• Be cautious when making electronic purchases, particularly on days of new releases of popular devices and gadgets. Thieves know that these items will be more prevalent on release days as excited customers walk out of the store. If you have plans to make a major purchase of a popular computer, tablet, or phone, please remember these important safety tips:

  • If an online tracking system is available for your device, get the extra assistance in the store for setup before exiting the store.

  • Don’t be distracted as you exit local cell phone stores and other electronic specialty stores that sell these items. Be deliberate as you exit these stores, concealing your purchase(s) and focusing on getting to your next destination. Cell phones and other music devices are major distractions when in use.

  • Report suspicious people. Inside a store: Do you notice people who are paying more attention to the purchases being made, rather than checking out new products? Outside a store: Do you see suspicious people standing at or near the exit for no real purpose? Report these behaviors to police.

  • Try to shop with a friend. Most victims who report crimes that involve snatching new products are people who have shopped alone. If you have an elderly parent, please make preparations to accompany him or her to make these kinds of purchases or suggest ordering them online.

How Do Theft Prevention Technologies Work?

There are a variety of technologies that exist that can assist you in protecting your laptop computer and other electronics. Here are a few ways these systems work:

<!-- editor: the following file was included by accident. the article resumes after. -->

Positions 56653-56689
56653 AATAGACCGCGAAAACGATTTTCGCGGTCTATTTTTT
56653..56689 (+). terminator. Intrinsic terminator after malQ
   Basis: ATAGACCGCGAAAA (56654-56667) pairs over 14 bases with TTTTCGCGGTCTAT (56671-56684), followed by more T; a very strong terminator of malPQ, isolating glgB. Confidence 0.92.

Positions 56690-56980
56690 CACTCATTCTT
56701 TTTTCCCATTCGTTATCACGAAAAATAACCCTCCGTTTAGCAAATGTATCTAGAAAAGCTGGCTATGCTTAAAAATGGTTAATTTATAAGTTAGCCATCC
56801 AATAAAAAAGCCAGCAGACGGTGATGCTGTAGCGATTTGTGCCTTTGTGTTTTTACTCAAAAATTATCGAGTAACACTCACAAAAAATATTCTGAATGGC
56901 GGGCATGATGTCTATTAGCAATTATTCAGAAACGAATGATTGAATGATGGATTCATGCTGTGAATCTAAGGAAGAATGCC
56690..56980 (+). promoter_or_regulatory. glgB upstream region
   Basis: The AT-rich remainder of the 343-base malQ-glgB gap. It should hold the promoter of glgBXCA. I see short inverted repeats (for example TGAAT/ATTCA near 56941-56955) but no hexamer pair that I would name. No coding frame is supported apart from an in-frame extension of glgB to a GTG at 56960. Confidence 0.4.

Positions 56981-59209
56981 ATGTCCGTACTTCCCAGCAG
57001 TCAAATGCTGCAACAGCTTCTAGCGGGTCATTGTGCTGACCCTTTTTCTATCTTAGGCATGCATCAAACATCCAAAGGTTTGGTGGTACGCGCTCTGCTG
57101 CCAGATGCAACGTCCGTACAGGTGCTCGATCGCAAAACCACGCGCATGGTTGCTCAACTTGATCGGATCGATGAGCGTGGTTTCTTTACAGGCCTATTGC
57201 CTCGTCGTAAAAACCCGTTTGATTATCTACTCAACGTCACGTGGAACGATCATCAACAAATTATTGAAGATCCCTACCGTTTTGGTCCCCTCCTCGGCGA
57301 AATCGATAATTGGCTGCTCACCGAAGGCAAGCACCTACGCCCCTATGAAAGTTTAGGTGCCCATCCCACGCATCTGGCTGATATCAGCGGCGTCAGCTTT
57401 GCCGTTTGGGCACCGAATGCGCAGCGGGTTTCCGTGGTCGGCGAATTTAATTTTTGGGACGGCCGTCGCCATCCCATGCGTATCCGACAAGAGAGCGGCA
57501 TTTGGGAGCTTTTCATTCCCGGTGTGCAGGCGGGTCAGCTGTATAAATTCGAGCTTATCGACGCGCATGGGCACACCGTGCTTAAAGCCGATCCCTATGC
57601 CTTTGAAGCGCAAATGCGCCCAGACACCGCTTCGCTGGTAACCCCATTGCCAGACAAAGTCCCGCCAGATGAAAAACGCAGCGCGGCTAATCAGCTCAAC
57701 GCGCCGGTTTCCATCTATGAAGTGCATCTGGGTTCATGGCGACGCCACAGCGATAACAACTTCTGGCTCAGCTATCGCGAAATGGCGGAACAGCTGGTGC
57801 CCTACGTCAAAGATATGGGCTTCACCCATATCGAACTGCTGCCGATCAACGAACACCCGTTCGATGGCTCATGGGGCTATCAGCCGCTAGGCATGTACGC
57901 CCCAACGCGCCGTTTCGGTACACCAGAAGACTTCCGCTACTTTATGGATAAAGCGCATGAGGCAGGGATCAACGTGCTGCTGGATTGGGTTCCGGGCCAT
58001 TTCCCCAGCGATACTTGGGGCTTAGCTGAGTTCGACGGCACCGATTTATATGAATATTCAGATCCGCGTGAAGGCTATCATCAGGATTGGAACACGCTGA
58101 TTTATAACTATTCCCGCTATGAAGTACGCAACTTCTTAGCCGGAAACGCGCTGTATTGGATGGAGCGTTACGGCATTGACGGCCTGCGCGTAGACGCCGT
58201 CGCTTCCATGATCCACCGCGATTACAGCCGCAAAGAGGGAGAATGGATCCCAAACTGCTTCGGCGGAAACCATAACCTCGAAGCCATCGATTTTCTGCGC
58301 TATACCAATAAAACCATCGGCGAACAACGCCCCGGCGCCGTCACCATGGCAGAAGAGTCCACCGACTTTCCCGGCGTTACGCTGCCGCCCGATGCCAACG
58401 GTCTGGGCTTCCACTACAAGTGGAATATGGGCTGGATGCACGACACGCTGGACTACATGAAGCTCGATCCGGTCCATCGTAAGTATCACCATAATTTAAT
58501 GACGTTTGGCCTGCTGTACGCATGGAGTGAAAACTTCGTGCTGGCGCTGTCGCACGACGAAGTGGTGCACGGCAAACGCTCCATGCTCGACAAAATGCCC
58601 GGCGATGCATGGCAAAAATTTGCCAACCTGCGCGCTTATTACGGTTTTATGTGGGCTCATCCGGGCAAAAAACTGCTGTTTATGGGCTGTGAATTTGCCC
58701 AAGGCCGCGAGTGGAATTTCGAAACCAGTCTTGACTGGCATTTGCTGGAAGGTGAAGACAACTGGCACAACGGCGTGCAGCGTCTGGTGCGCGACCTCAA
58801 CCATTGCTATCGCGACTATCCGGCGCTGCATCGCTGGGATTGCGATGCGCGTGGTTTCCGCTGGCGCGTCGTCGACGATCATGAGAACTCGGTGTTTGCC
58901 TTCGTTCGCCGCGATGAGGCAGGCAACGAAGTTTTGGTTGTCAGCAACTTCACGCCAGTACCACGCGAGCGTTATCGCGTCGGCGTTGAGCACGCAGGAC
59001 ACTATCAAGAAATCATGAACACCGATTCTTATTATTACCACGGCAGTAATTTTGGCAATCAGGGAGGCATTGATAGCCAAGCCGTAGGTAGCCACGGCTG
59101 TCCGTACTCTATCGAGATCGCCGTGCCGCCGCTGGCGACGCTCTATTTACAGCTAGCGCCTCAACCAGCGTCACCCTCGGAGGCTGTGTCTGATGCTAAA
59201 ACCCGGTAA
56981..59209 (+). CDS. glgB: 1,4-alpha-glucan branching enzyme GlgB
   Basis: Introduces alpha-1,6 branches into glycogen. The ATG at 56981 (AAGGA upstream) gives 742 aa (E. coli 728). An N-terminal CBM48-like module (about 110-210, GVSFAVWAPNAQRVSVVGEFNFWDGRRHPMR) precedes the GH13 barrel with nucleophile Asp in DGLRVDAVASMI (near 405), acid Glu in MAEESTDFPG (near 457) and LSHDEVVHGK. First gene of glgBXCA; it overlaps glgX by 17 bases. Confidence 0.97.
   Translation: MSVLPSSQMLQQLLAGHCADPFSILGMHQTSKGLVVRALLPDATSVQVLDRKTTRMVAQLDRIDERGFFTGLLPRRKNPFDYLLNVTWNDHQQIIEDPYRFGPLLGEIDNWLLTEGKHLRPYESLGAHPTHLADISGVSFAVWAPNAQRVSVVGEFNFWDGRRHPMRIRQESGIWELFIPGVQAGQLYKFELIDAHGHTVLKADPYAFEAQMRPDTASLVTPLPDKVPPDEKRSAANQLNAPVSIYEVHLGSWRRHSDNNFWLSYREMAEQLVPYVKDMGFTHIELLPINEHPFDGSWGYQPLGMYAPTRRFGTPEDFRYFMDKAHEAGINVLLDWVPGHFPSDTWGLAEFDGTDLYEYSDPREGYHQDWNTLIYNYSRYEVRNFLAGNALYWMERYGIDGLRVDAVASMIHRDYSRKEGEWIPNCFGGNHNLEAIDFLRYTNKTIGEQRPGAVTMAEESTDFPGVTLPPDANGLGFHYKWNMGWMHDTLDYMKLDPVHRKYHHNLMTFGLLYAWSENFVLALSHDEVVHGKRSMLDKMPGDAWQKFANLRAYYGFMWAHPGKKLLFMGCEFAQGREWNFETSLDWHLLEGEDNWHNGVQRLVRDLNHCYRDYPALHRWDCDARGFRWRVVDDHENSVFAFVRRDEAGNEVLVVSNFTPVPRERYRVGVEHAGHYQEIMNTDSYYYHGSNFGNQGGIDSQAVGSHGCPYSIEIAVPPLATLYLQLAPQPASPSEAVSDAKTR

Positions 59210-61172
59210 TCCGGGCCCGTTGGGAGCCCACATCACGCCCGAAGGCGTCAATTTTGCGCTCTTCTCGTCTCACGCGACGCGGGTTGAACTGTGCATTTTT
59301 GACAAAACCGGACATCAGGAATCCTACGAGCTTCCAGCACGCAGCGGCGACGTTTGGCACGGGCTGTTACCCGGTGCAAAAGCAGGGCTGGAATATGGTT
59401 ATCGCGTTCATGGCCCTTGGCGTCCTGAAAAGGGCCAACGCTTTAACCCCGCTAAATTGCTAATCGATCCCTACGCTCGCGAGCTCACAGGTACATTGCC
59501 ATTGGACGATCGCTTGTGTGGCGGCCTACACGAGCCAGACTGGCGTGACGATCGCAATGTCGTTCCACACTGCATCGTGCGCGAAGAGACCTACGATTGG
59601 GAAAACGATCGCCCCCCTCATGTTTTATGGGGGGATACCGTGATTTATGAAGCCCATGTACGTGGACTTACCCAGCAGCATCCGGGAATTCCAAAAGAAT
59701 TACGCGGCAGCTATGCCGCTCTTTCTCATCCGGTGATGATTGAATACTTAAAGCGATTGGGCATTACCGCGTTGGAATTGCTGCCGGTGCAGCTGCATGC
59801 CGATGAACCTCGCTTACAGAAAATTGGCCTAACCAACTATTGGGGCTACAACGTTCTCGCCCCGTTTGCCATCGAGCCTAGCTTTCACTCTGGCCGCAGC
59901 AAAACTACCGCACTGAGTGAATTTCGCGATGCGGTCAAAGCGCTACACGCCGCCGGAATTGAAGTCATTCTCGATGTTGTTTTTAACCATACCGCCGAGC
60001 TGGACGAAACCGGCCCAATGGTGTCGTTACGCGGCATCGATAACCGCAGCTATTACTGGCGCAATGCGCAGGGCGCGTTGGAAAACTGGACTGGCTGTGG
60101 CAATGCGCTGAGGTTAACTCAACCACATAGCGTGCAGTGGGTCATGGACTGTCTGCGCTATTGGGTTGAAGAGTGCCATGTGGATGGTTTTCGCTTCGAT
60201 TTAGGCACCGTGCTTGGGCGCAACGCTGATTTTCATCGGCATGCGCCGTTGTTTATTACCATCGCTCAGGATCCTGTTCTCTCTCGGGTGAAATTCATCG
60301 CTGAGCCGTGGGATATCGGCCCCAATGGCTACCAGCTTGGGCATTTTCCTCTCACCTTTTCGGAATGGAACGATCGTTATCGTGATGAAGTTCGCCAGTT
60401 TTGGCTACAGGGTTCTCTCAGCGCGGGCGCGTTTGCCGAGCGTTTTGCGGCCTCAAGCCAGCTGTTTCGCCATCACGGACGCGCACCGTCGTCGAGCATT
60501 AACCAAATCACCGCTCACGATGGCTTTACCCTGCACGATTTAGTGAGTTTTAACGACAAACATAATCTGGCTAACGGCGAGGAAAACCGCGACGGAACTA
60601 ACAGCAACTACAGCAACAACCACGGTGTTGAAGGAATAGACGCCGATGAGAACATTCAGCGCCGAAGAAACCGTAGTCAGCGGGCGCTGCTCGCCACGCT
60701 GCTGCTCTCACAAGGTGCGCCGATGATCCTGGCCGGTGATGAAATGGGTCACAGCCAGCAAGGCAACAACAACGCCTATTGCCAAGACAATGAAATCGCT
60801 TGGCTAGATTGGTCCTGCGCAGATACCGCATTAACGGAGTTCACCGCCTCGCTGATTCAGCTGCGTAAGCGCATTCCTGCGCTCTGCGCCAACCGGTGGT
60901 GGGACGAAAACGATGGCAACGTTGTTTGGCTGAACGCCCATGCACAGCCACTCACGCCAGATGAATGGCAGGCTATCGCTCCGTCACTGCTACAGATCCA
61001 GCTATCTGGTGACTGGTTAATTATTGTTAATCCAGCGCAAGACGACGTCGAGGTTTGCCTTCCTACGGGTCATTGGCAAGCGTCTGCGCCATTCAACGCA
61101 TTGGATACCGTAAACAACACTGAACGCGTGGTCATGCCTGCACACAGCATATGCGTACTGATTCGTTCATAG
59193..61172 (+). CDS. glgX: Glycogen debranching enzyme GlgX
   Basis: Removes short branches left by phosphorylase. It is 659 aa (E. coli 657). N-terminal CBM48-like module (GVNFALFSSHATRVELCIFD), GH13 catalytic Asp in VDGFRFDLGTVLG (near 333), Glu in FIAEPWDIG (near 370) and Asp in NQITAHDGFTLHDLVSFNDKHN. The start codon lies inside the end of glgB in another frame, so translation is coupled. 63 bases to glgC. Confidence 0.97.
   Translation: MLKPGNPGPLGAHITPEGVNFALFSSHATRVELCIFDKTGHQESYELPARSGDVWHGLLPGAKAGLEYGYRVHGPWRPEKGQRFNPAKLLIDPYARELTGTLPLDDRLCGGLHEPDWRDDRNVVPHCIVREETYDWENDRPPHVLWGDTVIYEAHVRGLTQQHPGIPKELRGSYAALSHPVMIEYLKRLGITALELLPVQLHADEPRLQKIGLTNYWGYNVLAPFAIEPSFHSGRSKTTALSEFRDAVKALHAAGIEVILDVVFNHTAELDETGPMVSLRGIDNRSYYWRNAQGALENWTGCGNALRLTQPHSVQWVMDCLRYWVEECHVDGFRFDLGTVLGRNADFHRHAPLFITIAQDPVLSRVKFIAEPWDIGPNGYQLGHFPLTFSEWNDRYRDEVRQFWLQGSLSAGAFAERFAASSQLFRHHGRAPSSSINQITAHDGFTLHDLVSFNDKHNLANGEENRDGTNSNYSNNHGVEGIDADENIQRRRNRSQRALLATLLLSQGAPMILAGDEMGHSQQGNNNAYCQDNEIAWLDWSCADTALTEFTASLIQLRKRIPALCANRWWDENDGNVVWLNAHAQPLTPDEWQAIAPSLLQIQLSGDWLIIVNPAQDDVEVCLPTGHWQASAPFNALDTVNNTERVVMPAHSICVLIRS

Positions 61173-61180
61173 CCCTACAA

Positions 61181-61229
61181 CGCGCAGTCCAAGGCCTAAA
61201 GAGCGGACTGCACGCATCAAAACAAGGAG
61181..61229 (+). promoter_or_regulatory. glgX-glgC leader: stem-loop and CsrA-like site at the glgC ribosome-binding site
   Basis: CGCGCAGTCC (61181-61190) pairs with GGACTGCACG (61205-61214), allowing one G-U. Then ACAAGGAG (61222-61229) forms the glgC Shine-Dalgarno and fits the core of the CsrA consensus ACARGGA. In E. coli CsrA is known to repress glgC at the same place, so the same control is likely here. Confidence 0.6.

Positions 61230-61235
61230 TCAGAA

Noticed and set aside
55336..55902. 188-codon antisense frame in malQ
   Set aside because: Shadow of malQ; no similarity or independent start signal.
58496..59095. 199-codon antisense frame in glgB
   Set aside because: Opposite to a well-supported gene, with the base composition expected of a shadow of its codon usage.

• Two-way wireless security alarms for laptops consist of an alarm installed on the computer itself and a remote keychain device. If the alarm detects movement, it first checks whether you’re nearby. If not, your keychain remote is alerted, emitting a “chirp.” You can then choose to trigger the 110-decibel alarm on your laptop. The alarm can also be set to trigger solely on detecting motion.
  • Another type of alarm works by setting up a security perimeter for the laptop. Moving the laptop beyond the perimeter sets off an alarm, locks keys to encrypted files, and disables the computer, making it useless to unauthorized users.
  • Commercially available software can also provide a means of protecting your devices from intrusion and prevent thieves from getting to your personal data. Most mobile devices include the ability to remotely “wipe” or erase the data from the cell phone or tablet should your device be lost or stolen. Services provided by device manufacturers, such as “Find My iPhone” (available in the Apple App Store) or Google’s “Find My Phone” (available from Google Play) also enable you to track your device using a computer, but YOU MUST REGISTER YOUR PRODUCT and enable the app or service for it to work. Don’t wait until it’s too late!

Report Thefts and ‘Brick’ Your Device

If a theft does occur, REPORT IT IMMEDIATELY to the police department. Users should have the make, model, and serial number available so police can file a complete report and enter the stolen electronic device information immediately on the FBI’s National Crime Information Center (NCIC).
If you have been the victim of a crime and your cellular-enabled phone or tablet was stolen, you can take measures to make it economically worthless to the individual(s) who have taken your property. The major cell carriers have agreed to “brick” devices for customers who report their device lost or stolen and request this service.

  1.  If it is believed your phone is still active (turned on), detectives may request that you do not cancel your service immediately in order to assist with the investigation.
  2. If, after three days, the device is believed to be turned off, a detective will request that you contact your cell carrier and ask that your device be “bricked.”

National Cell Carriers

  • AT&T: 1-800-801-1101

  • T-Mobile: 1-800-937-8997

  • Sprint: 1-888-211-4727

  • Verizon: 1-800-922-0204

  • US Cellular: 1-888-944-9400

  • Metro PCS: 1-888-863-8768

  • Cellcom: 1-800-236-0055

  • Nex-Tech: 1-877-621-2600